7 of 7 people found the following review helpful
That science, in particular those of genetics, robotics, information technology and nanotechnology (the GRIN technologies) is shortly going to dramatically increase the power we have to change our very physical and psychological makeups is something that few of those knowledgeable about the subject seriously doubt. This book doesn't try to give an exhaustive account of the startling developments that will likely take place, but rather attempts to explore the moral issues involved and the astonishingly profound impacts upon society that they will likely soon have, probably to the extent of transforming our very idea of human nature itself.
The book's core is divided into three parts, each of which details a particular scenario, a possible future in which the human race is either led to heaven, to hell, or simply prevails. For each scenario, there is a focus on a particular personality in the debate, a representative of the particular position and, I guess, an attempt to add a little colour and 'humanity' to the narrative. For me, this blending of real, breathing human figures into a discussion of the scientific transformation of human nature doesn't quite work (perhaps the characters are a little too 'nerdy' or at least 'untypical' for it to succeed). However, the tripartite structure of the book is fairly effective. As visions of our collective near-future, 'heaven' and 'hell' might seem overly optimistic or pessimistic respectively, but the whole (and rather unnerving) point of the changes that are predicted to come is that they are likely to be ever more extreme and rapid. Ray Kurzweil (here, the proponent of the heaven outcome) has referred to it as the 'singularity', the author of this book as 'the curve' - essentially, the growth of the grin technologies is exponential. Whether you can swallow Kurzweil's prediction that progress will soon become so rapid that within a couple of hundreds of years the entire universe could become a single grand intelligence ('alive'), it should be simple to understand that once humans can artificially make themselves more intelligent (or machines make themselves more intelligent) then further improvements are likely to become increasingly fast, surely so fast that any society will not be able to control the outcome of such changes. Partly for this reason, the weakest scenario described is that of the 'prevail' outcome, where humanity simply muddles through, come what may. Though the cause of this scenario is not helped by the choice of personality to represent it, a man named Joel Garnier, who doesn't seem to be particularly foremost in any of the Grin technologies apart from being a writer of software. He also come across rather as some new age dreamer with a lot of babbling talk about interconnectedness and the wish to have the wings of cuttle fish.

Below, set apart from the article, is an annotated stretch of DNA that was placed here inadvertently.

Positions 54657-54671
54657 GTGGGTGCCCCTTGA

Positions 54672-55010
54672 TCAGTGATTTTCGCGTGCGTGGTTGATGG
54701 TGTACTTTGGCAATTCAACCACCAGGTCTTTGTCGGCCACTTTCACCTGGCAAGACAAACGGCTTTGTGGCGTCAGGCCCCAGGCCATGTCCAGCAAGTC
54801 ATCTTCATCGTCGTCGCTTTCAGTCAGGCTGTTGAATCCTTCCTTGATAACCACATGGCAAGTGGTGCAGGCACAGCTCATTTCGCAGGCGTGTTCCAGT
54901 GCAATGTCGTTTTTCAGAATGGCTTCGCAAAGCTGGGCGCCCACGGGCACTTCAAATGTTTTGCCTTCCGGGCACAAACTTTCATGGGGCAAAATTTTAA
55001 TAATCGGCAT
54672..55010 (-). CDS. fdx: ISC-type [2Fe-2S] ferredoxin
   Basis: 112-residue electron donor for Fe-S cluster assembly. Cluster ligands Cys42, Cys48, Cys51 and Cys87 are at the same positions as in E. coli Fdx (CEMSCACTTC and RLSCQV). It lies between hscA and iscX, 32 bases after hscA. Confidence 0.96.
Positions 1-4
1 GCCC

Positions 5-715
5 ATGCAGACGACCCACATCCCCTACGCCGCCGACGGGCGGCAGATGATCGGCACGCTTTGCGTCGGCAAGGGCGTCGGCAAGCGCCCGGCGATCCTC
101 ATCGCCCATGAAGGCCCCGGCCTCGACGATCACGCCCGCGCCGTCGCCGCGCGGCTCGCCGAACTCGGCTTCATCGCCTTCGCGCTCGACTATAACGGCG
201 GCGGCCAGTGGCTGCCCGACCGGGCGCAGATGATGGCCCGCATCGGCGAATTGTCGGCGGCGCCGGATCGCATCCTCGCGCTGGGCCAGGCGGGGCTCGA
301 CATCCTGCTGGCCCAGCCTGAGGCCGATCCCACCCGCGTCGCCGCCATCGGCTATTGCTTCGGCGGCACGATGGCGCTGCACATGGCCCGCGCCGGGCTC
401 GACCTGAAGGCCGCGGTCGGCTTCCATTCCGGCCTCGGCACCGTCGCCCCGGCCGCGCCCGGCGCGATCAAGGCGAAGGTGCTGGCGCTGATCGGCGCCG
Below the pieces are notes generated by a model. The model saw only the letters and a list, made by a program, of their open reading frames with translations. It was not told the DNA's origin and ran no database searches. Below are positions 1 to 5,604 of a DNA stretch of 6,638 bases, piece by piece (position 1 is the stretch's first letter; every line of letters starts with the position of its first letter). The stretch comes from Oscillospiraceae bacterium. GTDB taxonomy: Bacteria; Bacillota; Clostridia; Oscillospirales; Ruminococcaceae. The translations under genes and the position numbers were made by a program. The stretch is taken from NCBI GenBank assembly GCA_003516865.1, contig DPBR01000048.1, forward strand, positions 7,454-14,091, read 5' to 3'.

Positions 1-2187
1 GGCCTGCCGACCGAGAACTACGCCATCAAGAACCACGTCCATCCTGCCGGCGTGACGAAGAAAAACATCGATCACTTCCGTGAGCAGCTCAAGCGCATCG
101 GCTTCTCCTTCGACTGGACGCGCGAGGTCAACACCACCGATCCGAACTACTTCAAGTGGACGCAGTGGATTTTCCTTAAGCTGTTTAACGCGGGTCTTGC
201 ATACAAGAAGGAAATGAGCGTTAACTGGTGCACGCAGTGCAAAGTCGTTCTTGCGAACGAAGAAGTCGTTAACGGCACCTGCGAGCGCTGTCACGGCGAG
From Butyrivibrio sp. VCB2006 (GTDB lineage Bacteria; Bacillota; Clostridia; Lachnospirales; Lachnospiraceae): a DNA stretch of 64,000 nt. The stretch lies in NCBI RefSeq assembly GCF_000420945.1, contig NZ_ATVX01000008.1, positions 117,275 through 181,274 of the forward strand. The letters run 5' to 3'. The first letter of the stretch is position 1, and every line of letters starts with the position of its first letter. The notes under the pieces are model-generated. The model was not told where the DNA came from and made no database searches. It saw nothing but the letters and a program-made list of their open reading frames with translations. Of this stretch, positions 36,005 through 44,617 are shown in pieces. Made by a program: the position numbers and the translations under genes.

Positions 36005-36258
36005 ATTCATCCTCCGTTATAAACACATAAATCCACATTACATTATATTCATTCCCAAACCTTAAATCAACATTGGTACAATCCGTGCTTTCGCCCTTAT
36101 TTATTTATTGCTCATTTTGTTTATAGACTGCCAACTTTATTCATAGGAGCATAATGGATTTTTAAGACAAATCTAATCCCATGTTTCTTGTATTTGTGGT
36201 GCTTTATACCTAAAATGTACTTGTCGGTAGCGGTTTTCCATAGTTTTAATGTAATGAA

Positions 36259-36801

One voice strikingly missing from the debate presented in the book is that of the British philosopher John Gray. His books, in particular `Straw Dogs', contain the most powerful expositions I have yet read of the belief that humanity can never be masters of its own destiny, above all in relation to the use of technology to enhance human nature and to direct it`s own evolution. Believers in the inevitability of the curve or singularity often point to the obvious truth that the military and economic advantages of using the grin technologies to enhance human beings will be so great as to be irresistible and unavoidable. The Americans will do it, because if they don't, the Chinese, Indians or Japanese will. Yet, as Gray says, `The new, post-human creatures that may emerge from these murky rivalries will not be ideal types embodying the best human ideals: they will reproduce some of the worst features of unregenerate humanity'.